We know as we preach this foolishness that the way remains narrow and the harvest belongs to God. We ought to pray fervently and frequently that God the Spirit would use the preaching of the gospel to call his elect to new life and to true faith. The members of the church ought to pray for opportunities to give witness to the faith (the basic truths of the Christian faith) and to their faith—that they believe these things. We should pray that God might use this witness to his glory and for the edification of the church.

An ordinary means orientation is a different paradigm for ministry. It is not fundamentally pragmatic, but it is fundamentally principled. It is patient. It waits for the Lord of the harvest to do his work, in his time, in his way. It is committed to what Luther called the “theology of the cross,” (theologia crucis), which is not about our “control, authority, and power” (as one contemporary Reformed writer likes to say), but God’s. It recognizes that the Kingdom of God is essentially a mystery, not a method. It is powerful when we are weak. The Romans martyred and exiled the apostles, but the gospel continued, the elect came to faith, and the church grew as God ordained.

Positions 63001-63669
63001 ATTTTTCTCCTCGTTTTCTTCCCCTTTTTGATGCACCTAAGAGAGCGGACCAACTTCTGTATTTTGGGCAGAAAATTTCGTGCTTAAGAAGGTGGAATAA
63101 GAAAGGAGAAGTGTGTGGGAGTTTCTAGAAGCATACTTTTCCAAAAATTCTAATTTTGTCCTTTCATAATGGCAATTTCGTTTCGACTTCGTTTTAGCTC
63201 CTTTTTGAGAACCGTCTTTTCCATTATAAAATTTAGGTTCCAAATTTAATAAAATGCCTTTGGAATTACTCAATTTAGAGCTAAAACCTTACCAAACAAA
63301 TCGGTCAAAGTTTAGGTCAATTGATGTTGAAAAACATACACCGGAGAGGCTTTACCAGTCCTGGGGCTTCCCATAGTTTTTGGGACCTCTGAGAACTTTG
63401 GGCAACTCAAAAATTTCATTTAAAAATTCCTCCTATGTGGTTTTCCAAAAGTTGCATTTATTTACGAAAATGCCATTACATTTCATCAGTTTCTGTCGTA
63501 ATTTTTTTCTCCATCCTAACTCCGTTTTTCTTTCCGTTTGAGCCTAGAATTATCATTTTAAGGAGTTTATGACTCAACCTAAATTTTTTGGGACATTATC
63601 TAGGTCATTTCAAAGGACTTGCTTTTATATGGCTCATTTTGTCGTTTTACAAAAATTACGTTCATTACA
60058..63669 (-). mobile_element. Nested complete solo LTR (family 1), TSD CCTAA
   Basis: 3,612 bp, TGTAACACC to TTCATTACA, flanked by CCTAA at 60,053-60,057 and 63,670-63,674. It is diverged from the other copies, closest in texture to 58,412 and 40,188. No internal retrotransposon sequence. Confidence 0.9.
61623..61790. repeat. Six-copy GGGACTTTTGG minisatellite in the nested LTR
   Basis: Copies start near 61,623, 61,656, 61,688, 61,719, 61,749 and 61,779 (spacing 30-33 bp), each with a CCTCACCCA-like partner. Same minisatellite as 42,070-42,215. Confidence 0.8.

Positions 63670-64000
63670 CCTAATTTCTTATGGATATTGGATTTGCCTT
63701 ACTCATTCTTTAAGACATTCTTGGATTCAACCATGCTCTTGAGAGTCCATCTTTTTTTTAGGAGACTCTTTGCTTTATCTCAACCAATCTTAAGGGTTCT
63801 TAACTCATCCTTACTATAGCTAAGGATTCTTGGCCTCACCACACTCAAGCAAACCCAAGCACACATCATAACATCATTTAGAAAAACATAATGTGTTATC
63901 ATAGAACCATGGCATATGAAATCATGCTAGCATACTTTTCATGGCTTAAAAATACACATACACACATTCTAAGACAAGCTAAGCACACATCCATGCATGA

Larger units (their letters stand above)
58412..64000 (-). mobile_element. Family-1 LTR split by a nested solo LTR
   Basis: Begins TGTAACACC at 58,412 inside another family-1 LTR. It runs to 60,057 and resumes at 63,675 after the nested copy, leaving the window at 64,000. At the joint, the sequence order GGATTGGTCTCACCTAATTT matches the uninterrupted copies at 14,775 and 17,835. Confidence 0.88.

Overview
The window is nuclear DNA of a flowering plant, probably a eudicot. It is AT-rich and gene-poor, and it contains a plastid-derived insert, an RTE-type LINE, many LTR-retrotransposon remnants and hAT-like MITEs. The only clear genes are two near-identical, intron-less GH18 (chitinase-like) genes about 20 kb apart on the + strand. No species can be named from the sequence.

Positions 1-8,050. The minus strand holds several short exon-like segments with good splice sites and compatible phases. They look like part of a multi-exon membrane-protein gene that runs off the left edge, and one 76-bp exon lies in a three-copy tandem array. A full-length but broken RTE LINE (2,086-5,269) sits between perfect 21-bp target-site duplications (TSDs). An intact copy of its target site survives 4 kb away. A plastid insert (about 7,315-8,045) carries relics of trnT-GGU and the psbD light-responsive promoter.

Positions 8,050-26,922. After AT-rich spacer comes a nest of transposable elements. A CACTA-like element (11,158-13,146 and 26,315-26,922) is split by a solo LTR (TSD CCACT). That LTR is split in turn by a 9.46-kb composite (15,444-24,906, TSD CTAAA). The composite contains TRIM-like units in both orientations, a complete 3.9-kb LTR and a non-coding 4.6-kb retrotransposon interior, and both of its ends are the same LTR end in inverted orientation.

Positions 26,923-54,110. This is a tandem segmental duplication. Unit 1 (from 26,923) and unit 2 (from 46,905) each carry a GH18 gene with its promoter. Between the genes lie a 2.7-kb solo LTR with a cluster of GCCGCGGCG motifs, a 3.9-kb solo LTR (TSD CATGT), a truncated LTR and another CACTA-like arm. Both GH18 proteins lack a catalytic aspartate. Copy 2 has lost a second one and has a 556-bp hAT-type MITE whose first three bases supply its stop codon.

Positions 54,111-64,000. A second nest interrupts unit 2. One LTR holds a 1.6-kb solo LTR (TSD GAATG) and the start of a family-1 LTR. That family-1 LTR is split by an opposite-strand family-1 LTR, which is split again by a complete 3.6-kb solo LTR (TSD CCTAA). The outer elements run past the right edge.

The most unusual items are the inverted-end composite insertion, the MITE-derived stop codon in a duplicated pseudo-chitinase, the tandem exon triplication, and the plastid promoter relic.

The theology of glory makes ministers into masters. The theology of the cross makes masters into ministers, which is how the Lord of the church would have it.

Filed under: Church History, Theology
R. Scott Clark

R. Scott Clark (D.Phil., Oxford University) is professor of Church History and Historical Theology at Westminster Seminary California, an ordained minister, and author of several books including, Recovering the Reformed Confession: Our Theology, Piety, and Practice (P&R, 2008). Follow him on Twitter: @RScottClark.